Tuesday, June 28, 2011

Once in a Lifetime

What is the probability that your favorite team will win the World Series during your remaining lifetime? Obviously, the best estimate of this probability depends on the expected quality of your team each year, as well as a specific estimate of your mortality, which is dependent upon any number of factors. This post generalizes this question to estimate the probability of an average team winning the Series during an average person's lifetime.

Before delving into that, I must note that the subject matter is simultaneously frivolous (from a rigid sabermetric standpoint) and a tad morbid. After all, no one really wants to think about their own mortality, and thinking about the chances that your team will break your heart until your heart breaks isn't exactly fun.

I will assume here that the probability of winning the World Series each year takes one of three values, which are independent from year-to-year: 1/30 (all teams have an equal chance), 1/60 (50% as likely to win as average), or 1/15 (twice as likely to win). The last value is also essentially equal to the average chance of winning a pennant (with 14 and 16 team leagues it splits the difference).

What's trickier is figuring the probability of survival at each age. I have used a life table from the Social Security Administration as the basis for these estimates. The table is a projected life table for Americans born in 1980. As such, it doesn't directly apply to people in other age groups, but for the sake of simplicity I have assumed that it does. The effect of this will be to overstate the life expectancy and championship probabilities for people born prior to 1980, as the SSA models assume that the force of mortality will decrease.

Even if the assumptions about mortality prove to be accurate, the probability of your team winning will probably be lower than assumed here thanks to expansion, which may not be imminent but will almost certainly occur at some point.

You can skip ahead a couple of paragraphs if that explanation of the life functions satisfies your curiosity, because this has absolutely nothing to do with baseball. The charts show data for age at five year intervals, starting at age five and running through age 100. They are based only on the male life expectancy chart; females have higher life expectancy, but most fans are male and presenting two separate charts or combining the two would add a lot of trouble to a silly exercise.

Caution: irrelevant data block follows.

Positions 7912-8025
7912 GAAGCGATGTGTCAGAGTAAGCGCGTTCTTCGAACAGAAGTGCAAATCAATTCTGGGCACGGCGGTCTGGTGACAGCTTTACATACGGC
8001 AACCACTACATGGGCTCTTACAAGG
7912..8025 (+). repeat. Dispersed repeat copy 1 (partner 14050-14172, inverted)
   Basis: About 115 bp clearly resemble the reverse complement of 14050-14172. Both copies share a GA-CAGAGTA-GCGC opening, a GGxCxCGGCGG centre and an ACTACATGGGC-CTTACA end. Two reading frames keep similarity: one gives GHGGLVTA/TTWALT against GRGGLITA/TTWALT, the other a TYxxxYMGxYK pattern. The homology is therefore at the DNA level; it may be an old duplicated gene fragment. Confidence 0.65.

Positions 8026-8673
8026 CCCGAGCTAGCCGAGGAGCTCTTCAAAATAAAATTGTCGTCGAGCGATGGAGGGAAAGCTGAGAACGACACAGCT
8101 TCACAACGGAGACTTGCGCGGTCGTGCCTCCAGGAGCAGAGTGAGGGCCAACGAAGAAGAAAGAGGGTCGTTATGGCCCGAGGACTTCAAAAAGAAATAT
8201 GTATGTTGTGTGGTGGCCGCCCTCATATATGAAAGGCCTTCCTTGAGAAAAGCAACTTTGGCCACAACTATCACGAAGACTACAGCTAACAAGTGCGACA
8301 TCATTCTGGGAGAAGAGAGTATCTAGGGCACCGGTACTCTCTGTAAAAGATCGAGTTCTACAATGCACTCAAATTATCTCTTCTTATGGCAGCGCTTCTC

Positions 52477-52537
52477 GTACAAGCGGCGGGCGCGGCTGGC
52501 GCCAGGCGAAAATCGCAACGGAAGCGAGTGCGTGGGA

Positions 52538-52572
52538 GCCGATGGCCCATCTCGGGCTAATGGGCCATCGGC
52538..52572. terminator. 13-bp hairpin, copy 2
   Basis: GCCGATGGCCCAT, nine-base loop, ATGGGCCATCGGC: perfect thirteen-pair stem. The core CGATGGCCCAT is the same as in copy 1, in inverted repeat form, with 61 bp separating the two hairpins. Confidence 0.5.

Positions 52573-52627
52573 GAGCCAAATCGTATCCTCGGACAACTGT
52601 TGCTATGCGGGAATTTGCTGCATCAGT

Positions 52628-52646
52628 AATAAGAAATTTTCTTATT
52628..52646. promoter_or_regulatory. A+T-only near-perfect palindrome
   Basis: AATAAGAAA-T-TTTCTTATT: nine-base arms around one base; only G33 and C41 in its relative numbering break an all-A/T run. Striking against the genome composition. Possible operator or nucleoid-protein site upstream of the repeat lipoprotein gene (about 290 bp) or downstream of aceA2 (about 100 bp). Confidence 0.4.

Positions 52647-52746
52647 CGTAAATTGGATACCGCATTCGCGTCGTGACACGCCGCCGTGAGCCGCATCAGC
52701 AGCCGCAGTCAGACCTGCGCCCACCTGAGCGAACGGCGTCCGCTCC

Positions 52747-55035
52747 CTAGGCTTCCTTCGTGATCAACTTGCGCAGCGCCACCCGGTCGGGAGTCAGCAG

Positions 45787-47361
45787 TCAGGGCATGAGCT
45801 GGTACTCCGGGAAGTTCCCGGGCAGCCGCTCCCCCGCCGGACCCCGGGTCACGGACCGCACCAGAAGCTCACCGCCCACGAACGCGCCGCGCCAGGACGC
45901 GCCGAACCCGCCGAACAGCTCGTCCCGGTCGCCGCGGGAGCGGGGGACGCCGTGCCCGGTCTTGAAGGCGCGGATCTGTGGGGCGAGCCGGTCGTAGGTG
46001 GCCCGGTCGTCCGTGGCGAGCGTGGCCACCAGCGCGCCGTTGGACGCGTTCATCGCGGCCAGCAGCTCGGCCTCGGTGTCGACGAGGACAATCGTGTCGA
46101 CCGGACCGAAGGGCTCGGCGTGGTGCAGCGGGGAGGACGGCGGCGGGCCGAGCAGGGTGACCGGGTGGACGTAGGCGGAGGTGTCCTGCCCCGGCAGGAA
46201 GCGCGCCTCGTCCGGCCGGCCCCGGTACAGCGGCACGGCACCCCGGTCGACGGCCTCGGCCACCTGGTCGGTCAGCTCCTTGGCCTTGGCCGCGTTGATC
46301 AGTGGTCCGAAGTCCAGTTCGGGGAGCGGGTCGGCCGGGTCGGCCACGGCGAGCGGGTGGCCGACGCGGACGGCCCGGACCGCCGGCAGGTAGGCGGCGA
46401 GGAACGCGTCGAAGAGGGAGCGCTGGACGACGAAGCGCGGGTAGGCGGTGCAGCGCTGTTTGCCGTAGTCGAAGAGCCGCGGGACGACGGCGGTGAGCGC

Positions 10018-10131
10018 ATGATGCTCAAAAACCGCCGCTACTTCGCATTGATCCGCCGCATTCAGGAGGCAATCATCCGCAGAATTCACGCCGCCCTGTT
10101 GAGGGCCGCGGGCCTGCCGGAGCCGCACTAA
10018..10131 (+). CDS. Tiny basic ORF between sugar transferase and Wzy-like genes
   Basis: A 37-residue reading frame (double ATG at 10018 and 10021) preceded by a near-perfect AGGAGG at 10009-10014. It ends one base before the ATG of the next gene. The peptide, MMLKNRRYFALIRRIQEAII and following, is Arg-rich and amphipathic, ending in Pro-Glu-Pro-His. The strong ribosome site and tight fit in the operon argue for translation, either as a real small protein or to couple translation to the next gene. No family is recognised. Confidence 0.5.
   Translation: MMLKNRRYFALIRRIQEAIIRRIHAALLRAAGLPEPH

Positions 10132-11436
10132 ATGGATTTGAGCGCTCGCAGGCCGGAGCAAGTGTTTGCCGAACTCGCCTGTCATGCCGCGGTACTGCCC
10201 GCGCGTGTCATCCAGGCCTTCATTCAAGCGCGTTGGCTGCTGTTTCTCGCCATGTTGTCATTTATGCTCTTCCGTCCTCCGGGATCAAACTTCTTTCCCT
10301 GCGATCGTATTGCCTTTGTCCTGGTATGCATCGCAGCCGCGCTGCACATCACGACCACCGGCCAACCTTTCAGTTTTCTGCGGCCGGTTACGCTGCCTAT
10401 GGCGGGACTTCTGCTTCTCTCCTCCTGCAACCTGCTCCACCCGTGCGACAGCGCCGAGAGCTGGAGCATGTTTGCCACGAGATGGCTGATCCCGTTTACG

There are three pieces of data presented in the chart for each age:

1. e(x)--curtate life expectancy

The curtate life expectancy only considers full-year survival. For example, the life table tells us that at age five there are 98,357 survivors. At age six, there are 98,324. The 33 deaths between age five and six do not contribute to the curtate life expectancy for age five. The complete life expectancy does include partial-years and is included in the life table, but requires the use of assumptions about mortality at fractional ages to estimate. The curtate expectancy is easily calculated from the life table:

e(5) = l(6)/l(5) + l(7)/l(5) + l(8)/l(5) + ... + l(117)/l(5)

= 98324/98357 + 98294/98357 + 98264/98357 + ... + 1/98357 = 73.38

2. Exp Wins--expected championships won by the team during one's lifetime

The probability of a team winning in any given year is assumed to be one of the constants explained above (1/15, 1/30, 1/60). The probability of a person age x surviving to age x + 1 is l(x + 1)/l(x). The product of these two is the probability that a person age x survives to see their team win a title in the year of age x + 1.

So the expected wins for a life age 5 is figured thusly (assuming a 1/30 probability of team winning):

1/30*l(6)/l(5) + 1/30*l(7)/l(5) + 1/30*l(8)/l(5) + ... + 1/30*l(117)/l(5)

= 1/30*e(5)